saving for retirement

Posted : February 15, 2018
Last Updated : February 15, 2018
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 saving for retirement

Saving for retirement will ensure that you have enough money to enjoy a comfortable standard of living when you stop or reduce the amount of hours you work. Here's what you need to know about saving for retirement.

IRA

An Individual Retirement Arrangement (IRA), also known as an Individual Retirement Account, is the most basic kind of retirement arrangement. With an IRA, you deposit money into an account, which may include a combination of stocks, bonds, mutual funds, or U.S. Treasury securities. These types of accounts are tax exempt and generally designed to help ensure adequate income for retirees.

Though an IRA generally grows over time due to interest earned and your contributions, it may also lose value depending on the stock market and your investment choices. You should talk to an experienced investment professional for help making the best investments for you. There are two main types of IRAs: traditional IRAs and Roth IRAs.

A traditional IRA is a personal savings plan that gives you tax advantages for saving for retirement. Contributions to a traditional IRA may be tax deductible, based on the amount of your contribution and your income. The earnings on the money in your IRA aren’t taxed until they’re distributed (when you withdraw them). A traditional IRA can be established at many different financial institutions, including: banks, insurance companies, and brokerage firms.

A Roth IRA is also a personal savings plan, but operates somewhat the reverse of a traditional IRA. For instance, contributions to a Roth IRA aren’t tax deductible, while contributions to a traditional IRA may be deductible on your annual income tax return. However, while distributions (including earnings) from a traditional IRA may be included in income, the distributions (including earnings) from a Roth IRA aren’t included in income. For both IRA types – traditional and Roth – earnings that remain in the account aren’t taxed. A Roth IRA can be established at the same types of financial institutions as a traditional IRA.

Under a payroll deduction IRA, an employee establishes an IRA (either a traditional or a Roth IRA) with a financial institution. The employee then authorizes a payroll deduction for the IRA, with the remainder of the employee’s pay is distributed to the employee.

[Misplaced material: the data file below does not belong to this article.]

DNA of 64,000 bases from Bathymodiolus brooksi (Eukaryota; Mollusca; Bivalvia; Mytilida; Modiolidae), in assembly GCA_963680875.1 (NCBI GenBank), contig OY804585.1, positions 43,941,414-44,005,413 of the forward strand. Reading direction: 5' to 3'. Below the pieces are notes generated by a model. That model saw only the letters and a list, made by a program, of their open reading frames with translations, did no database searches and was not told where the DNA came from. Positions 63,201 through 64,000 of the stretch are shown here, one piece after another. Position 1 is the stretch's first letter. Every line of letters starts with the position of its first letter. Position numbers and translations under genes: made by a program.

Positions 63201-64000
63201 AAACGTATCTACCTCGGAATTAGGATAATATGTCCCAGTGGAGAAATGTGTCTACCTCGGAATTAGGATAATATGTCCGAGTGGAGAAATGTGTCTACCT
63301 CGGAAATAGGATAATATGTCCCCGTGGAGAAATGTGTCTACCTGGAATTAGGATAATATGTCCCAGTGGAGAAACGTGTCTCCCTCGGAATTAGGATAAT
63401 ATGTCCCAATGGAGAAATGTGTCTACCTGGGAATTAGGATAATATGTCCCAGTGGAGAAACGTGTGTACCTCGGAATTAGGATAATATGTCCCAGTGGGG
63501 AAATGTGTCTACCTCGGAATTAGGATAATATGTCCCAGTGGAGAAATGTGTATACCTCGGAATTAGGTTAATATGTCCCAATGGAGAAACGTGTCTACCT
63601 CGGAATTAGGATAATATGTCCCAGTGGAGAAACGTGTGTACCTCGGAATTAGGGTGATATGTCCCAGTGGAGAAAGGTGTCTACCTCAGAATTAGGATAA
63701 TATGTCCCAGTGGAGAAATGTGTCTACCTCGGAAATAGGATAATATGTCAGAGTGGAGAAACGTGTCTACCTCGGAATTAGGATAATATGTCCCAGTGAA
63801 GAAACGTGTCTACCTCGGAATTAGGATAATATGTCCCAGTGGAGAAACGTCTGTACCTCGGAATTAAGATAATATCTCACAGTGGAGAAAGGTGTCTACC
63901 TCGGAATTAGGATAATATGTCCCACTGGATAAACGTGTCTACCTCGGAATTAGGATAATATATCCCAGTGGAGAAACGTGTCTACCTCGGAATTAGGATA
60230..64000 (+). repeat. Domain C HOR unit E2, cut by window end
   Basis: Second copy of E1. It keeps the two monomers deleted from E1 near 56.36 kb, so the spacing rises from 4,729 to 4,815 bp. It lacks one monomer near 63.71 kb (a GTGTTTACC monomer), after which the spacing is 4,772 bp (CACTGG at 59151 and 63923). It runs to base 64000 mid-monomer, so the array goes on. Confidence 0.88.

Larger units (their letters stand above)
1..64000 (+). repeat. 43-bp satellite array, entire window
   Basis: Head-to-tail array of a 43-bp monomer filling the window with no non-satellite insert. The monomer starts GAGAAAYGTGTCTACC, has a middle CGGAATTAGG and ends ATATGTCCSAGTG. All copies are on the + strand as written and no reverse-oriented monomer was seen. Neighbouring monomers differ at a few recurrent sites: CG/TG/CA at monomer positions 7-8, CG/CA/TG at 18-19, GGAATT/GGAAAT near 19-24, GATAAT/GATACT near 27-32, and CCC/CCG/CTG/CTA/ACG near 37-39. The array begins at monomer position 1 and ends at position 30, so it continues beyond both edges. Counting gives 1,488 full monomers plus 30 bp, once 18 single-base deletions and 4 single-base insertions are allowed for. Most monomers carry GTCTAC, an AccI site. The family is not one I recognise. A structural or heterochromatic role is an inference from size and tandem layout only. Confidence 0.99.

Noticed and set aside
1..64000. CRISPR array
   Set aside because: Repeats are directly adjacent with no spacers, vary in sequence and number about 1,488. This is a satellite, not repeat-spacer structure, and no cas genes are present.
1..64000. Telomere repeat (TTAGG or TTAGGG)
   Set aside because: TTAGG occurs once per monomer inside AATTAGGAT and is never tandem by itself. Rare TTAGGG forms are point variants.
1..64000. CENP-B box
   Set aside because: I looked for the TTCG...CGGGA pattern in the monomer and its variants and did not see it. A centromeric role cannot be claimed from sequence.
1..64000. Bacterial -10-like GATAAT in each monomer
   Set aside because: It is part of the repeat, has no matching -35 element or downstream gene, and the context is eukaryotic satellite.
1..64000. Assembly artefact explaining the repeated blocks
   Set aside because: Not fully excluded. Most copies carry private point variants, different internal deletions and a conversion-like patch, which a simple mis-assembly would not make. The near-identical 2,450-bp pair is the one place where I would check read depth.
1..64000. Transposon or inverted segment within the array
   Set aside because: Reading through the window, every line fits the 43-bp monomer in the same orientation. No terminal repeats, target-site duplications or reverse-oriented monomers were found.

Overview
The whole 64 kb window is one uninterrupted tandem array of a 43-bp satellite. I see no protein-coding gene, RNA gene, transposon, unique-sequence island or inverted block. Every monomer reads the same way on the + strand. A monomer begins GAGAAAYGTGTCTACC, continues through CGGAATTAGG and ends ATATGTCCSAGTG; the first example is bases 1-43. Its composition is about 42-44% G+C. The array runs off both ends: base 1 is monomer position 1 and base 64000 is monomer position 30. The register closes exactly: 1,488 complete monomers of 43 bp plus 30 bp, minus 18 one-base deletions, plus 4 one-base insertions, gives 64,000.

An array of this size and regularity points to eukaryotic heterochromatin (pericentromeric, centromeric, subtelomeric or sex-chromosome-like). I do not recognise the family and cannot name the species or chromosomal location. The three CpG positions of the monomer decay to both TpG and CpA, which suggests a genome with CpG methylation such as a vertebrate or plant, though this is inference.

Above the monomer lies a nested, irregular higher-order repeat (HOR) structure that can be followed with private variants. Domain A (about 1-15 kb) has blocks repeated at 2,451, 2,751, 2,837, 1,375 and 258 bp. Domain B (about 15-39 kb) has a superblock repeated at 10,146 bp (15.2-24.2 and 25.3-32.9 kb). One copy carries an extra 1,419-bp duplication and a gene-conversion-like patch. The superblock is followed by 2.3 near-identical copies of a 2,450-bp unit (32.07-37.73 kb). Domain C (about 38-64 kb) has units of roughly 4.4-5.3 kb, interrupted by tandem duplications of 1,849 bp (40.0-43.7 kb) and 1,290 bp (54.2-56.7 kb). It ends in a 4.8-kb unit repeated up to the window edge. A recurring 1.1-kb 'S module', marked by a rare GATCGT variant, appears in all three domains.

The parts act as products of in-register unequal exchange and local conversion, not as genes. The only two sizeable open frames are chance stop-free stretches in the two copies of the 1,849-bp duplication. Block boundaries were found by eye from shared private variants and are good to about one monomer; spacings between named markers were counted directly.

401(k) and 403(b) Plans

A 401(k) plan is a retirement savings plan established by an employer that lets its employees set aside a percentage of their pay before taxes are taken out. This can help lower your tax bill.

A 403(b) plan is a retirement savings plan for employees of public schools and certain tax-exempt organizations.

Characteristics of 401(k) and 403(b) plans include:
  • A maximum contribution limit per year – you can invest up to a certain amount of your own money each year, not counting interest earned.
  • A penalty, or fee, on early withdrawal before age 59½, except in special circumstances.
  • Portability – you can move the money into an IRA (called rolling over), or roll it over into a new 401(k) plan if you change employers.
  • Choices – generally, you get to choose how to invest the money in your plan.
  • Your employer may match a certain percentage of the money you invest in the retirement plan. Not taking advantage of this match is like leaving free money on the table.

A variable annuity is an insurance contract that invests your premium in various mutual fund-like investments. During the payout phase, you receive periodic payments calculated according to the amount of premium you invested, investment results and the term of the payout period which may be for your lifetime or for a fixed period (e.g. 20 years). The annuity contract may permit you to receive either payments that are fixed in amount or payments that vary based on the performance of mutual fund investment options.

An annuity is usually sold by financial brokers and insurance agents as an investment toward retirement. The brokers and agents earn a commission on the annuity sold, and may be motivated to sell you something that may not be best for you financially.

Variable annuities can be very costly due to the fees, which may include: annual fees, surrender charges on early withdrawal, and life or living benefit fees. Often, you must hold the annuity for at least 10 to 20 years to justify the fees.

Make the most of your remaining paychecks to save for retirement. How much money you’ll need to set aside for retirement – which, for many people, could last 30 years or more – will depend on a variety of factors, including:
  • When do you expect to retire?
  • Will you continue to earn income from a part-time job?
  • How much money do you have in savings and pensions?
  • What expenses will you incur for housing and health care?

Try to reduce or eliminate debt. Another way to save more money for a more enjoyable retirement is to cut back on unnecessary expenses, especially if you need to go into debt to pay for them. Pay off most or all of your credit card balances and other loans to save on interest charges and avoid being burdened with repayment during your retirement years.

Develop a plan to stretch your money through a long retirement. The idea is to determine where your money will come from during retirement, so you won’t have to live in fear of running out of money.



Source: PlanningYourDreams.org
 

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